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Evaluating data across care boundaries: integrated care in the context of multi-morbidity

14 Aug 2019

Introduction: Effective discharge of patients from hospital represents a key step in provision of effective integrated care. The discharge process is rarely evaluated, from an informatics perspective, due to data acquisition challenges. A particular challenge is the increasing prevalence of patients with multiple interacting medical conditions (“multi-morbidity”). This requires management by multiple care teams, often including those not directly involved with the main cause for admission. An important example of this is patients with diabetes admitted under surgery, who may require medical and specialist social input during admission and subsequent discharge.

 Methods: Data was extracted from the electronic patient record for all patients discharged with a diagnosis of diabetes from a UK tertiary centre from 2015-2017. Pathology data was extracted from a regional pathology database crossing hospital & community care. Patients were filtered to those discharged from surgery. Pre-specified risk factors were evaluated for impact on readmission and mortality.

Results: 5351 patients were discharged from surgical teams with a multi-morbid diagnosis of type 2 diabetes, 627 patients had a multi-morbid diagnosis of type 1 diabetes under surgical teams. Patients were evaluated by disease cohort, with statistically significant risk factors (p<0.05) including age, co-morbidity, length of stay and dementia. There was no statistically significant outcome difference dependent on the day-of-the-week of discharge, despite the complexity of some patients. Assessment and provision of education by diabetes specialist nurses had a statistically significant impact (p<0.05) on outcomes.

Discussion: This work is important in demonstrating the capability of informatics to access and evaluate datasets considering multi-morbidity and hospital discharge, both key elements in provision of effective integrated care. Our results demonstrate the central importance of education in managing transitions across care boundaries.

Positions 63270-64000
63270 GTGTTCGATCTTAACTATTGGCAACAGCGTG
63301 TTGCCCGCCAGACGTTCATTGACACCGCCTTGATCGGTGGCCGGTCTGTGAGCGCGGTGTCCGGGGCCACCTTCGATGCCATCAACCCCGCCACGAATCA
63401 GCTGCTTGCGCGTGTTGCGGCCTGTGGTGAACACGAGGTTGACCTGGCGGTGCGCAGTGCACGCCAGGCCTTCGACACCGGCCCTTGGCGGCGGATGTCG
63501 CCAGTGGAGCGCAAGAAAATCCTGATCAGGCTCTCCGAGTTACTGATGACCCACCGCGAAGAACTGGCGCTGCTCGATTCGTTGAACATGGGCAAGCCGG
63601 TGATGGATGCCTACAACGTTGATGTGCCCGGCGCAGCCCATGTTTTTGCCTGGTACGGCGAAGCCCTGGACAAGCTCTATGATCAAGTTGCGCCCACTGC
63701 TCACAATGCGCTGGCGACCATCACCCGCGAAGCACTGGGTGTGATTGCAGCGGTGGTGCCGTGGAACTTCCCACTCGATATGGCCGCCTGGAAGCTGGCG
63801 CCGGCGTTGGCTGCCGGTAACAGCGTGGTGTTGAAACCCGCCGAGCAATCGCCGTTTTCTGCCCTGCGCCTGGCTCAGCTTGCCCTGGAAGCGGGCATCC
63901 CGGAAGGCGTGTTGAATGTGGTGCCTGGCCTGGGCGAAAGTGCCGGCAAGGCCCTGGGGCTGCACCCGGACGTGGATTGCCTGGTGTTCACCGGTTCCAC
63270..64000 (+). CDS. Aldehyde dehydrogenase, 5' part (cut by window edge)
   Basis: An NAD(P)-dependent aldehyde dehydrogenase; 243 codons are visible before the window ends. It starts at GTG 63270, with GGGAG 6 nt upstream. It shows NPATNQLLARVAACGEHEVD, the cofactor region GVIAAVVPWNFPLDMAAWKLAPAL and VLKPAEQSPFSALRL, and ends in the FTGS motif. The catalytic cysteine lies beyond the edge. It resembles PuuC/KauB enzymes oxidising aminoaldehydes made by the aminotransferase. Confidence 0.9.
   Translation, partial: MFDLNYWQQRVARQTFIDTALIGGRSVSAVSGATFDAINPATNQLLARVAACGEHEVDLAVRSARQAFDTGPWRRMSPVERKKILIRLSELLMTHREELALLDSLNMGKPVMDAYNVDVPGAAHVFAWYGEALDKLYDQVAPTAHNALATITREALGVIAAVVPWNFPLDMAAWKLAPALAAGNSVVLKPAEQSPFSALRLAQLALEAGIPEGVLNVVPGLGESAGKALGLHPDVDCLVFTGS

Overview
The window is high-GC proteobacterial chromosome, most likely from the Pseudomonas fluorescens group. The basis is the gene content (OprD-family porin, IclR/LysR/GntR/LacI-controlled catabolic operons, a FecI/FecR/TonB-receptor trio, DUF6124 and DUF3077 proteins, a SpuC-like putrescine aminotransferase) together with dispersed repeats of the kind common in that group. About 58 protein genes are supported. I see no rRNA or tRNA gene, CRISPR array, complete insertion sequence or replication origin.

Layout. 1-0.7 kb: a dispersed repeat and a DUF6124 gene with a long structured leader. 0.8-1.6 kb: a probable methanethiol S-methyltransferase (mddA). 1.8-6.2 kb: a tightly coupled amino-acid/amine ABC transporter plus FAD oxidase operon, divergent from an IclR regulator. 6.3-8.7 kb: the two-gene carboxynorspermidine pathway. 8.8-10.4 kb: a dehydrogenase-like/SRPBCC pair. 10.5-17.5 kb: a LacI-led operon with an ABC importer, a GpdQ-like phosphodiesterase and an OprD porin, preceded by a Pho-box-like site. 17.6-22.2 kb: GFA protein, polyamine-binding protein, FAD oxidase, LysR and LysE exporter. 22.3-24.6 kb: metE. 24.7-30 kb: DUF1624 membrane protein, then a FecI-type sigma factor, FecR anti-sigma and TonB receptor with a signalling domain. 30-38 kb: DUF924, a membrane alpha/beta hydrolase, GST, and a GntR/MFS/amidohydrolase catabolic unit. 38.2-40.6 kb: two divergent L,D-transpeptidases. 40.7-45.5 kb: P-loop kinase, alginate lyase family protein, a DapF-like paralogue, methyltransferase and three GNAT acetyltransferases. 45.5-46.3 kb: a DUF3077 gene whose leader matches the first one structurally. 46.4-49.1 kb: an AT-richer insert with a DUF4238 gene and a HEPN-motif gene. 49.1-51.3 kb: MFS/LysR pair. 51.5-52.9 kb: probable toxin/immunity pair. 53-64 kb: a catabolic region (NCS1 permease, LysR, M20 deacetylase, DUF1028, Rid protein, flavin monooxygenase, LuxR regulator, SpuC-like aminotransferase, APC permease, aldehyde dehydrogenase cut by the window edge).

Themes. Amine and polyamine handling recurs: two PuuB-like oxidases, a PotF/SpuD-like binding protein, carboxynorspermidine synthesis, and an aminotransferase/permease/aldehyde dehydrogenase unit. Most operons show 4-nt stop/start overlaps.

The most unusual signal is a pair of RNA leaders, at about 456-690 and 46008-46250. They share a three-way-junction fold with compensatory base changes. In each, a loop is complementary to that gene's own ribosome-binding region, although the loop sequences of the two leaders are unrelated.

Conclusions: Multi-morbidity is an increasing challenge for the provision of effective integrated care. Informatics enables rigorous evaluation and supports delivery of improved care. It is important we consider risk factors for individual cohorts of patients with multi-morbidities, to ensure care is tailored to individuals.

Lessons Learned:

1- Health informatics provides important insights into multi-morbidity and evaluation of cross-boundary care.

2- There are readily identifiable risk factors for patients with diabetes being discharged from surgical settings.

3- Patient education appears central to effective transition across care boundaries.

Limitations: This study was completed in relation to discharges from a single centre to community settings in the same region, albeit with a large sample size over a number of years.

Suggestions for further research: Future work should combine informatics data with patient experience data, direct from patients. This is particularly important when considering the social care setting, and highlighted in recent NICE Guidelines.

Patient & Public Involvement: Identification of the research topic and research approach was supported and developed in collaboration with patients. This was achieved through the Diabetes UK "Diabetes Voices" team, and NIHR People In Research Establishment. Those contributing individually were reimbursed for their time and expertise according to INVOLVE Guidelines.

Acknowledgements: SLCK and TNA are partially funded from the EU Horizon 2020 research and innovation project C3-Cloud, under grant agreement No 6891810.

Published on 2019-08-08 00:00:00

Click here to view the full article which appeared in International Journal of Integrated Care